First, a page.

Tom LaDuke at Angles Gallery
Light Screens: The Leaded Glass of Frank Lloyd Wright at Orange County Museum of Art
The USC Fisher Gallery exhibition of specially commissioned art works by fifteen artists living in Southern California and Mexico is an interesting attempt to address a rather debatable premise that "as far as cultural product is concerned, the border is not only porous it is all but invisible." Titled "Mixed Feelings: Art and Culture in the Postborder Metropolis", the exhibition is conceived as an academic thesis in search of artistic material to prove an argument.
The case would be stronger if the artists had created these new works on their own, out of their own artistic impulses, rather than addressing issues raised by curators. But saying that, I have to admit that some of the artworks won me over with their exuberance and sheer outrageousness. Like me, a number of visitors to the show on a recent afternoon seemed taken by the exhibition. Hands down, the most memorable work is a customized lawn-mower by Rub-n Ortiz Torres which dances, gyrates and shakes its bon-bon to most hilarious effect. Unfortunately one can see it in action only on a small video monitor installed nearby.
If our unseasonably hot weather proves to be too much for you, leave behind the Fisher Gallery in downtown and head straight for the beach - to Santa Monica. The paintings and sculptures by L.A.-based artist Tom LaDuke at Angles Gallery make for a very cool exhibition indeed. His landscapes of Southern California vistas painted on aluminum panels are difficult to describe. On entering the gallery from the sunny street, one is surprised by his dreamy landscapes with their "softly blended shades of white". The paintings are dominated by expansions of pale skies with barely discernable elements of industrial landscapes placed at the very bottom of the compositions. I would compare the visual impact of these quiet paintings to the sound of a proverbial pin drop. You know, the kind of quietness that makes your ears hurt. The quietness, the emptiness of his paintings is unsettling and slightly off-putting. But when approached with patience, they reveal a poetic, melancholic and uniquely personal take on a seemingly recognizable reality, which slips away the moment you lay your eyes on it.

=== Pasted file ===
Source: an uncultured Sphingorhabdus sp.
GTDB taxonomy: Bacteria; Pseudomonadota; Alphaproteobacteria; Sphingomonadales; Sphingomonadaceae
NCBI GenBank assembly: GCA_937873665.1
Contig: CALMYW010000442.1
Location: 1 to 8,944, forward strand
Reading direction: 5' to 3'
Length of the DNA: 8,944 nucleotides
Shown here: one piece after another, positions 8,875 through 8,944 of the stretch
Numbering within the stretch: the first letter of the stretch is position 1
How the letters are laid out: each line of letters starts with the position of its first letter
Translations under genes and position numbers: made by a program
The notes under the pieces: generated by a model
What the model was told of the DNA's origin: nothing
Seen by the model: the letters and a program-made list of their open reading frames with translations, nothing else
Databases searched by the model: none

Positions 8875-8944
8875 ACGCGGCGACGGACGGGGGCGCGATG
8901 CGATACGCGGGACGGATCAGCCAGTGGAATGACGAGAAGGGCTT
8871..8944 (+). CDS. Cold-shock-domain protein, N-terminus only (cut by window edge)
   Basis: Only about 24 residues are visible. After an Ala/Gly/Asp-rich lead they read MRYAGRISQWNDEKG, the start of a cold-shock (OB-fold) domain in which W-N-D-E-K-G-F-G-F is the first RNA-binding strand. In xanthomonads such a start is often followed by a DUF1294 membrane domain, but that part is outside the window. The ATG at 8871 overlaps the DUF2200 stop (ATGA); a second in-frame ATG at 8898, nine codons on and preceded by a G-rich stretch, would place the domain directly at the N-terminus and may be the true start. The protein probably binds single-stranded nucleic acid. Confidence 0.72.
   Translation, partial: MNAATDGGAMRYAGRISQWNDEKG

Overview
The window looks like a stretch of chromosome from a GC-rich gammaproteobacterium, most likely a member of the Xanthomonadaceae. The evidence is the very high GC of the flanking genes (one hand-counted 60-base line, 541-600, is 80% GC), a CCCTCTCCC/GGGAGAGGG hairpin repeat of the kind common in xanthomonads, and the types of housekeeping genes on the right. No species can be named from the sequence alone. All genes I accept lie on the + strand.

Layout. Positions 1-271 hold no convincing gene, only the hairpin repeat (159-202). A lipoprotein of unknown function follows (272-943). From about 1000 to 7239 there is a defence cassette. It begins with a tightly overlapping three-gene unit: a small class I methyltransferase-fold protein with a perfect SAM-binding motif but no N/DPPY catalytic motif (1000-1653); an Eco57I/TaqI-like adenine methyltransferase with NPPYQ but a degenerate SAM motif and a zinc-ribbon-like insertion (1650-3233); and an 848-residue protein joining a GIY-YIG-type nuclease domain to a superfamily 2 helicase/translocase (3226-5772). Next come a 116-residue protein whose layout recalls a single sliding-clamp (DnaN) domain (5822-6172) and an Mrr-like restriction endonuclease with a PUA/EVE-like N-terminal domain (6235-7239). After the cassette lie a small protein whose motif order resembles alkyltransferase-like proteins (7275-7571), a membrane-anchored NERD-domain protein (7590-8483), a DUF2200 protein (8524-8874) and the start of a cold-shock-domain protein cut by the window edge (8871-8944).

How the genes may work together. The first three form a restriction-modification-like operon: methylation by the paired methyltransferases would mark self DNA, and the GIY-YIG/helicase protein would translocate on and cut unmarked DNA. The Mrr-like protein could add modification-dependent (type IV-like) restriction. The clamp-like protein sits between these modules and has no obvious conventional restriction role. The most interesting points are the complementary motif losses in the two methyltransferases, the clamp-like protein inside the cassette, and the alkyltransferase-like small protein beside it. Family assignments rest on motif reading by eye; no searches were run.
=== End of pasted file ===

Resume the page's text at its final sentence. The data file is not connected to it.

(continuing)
The ultimate guilty pleasure for your weekend escape from L.A. is the travelling exhibition of fifty stained glass windows by Frank Lloyd Wright at the Orange County Museum of Art in Newport Beach. Gathered from public and private collections this exhibition is a rare chance to see some of these windows for the first time. Ironically, early in his career, the architect complained about the necessity of placing windows in the facades, saying it was like cutting holes in his beautiful buildings. But soon he revolutionized the centuries-old art of stained glass windows, creating his own "light screens" as he called them, which were inspired by Japanese shoji screens. Rarely have I seen an exhibition installed so attractively, presenting complex material and information in such an innovative way.
To see images from these, and other exhibitions around L.A., go to kcrw.com, keyword Art Talk. It's been Edward Goldman with Art Talk on KCRW.
For more information:
"Mixed Feelings: Art and Culture in the Postborder Metropolis"
September 4 - December 7, 2002.
USC Fisher Gallery
3620 S. Vermont Avenue
Los Angeles, CA 90089-2538
"Tom LaDuke: terrane"
November 1 - December 7, 2002
2230 Main Street
Santa Monica, CA 90405
"Light Screens: The Leaded Glass of Frank Lloyd Wright"
October 5, 2002 - January 5, 2003
Orange County Museum of Art
850 San Clemente Drive
Newport Beach, CA 92660